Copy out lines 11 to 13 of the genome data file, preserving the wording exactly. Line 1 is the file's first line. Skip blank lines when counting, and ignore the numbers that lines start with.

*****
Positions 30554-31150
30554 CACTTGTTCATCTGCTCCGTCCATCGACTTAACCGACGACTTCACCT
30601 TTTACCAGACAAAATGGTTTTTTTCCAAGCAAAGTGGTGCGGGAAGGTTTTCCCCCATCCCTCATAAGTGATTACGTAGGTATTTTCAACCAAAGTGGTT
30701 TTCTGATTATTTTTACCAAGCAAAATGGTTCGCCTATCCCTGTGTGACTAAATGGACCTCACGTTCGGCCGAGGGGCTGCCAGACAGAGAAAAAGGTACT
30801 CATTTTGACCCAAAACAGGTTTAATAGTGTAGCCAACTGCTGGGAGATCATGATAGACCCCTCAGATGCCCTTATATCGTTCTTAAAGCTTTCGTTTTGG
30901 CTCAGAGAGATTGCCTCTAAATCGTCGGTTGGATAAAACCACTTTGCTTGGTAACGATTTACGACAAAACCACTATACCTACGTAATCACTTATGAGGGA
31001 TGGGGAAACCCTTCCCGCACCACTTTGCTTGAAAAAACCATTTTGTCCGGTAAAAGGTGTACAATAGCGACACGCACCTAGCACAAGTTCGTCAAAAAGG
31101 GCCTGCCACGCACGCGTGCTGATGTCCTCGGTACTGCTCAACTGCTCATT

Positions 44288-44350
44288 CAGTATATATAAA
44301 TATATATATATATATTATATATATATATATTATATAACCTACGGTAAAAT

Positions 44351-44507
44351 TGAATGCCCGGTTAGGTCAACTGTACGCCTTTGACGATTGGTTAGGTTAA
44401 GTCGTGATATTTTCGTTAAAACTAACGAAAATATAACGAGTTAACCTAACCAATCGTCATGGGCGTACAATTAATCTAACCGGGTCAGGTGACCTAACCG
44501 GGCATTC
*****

44301 TATATATATATATATTATATATATATATATTATATAACCTACGGTAAAAT

Positions 44351-44507
44351 TGAATGCCCGGTTAGGTCAACTGTACGCCTTTGACGATTGGTTAGGTTAA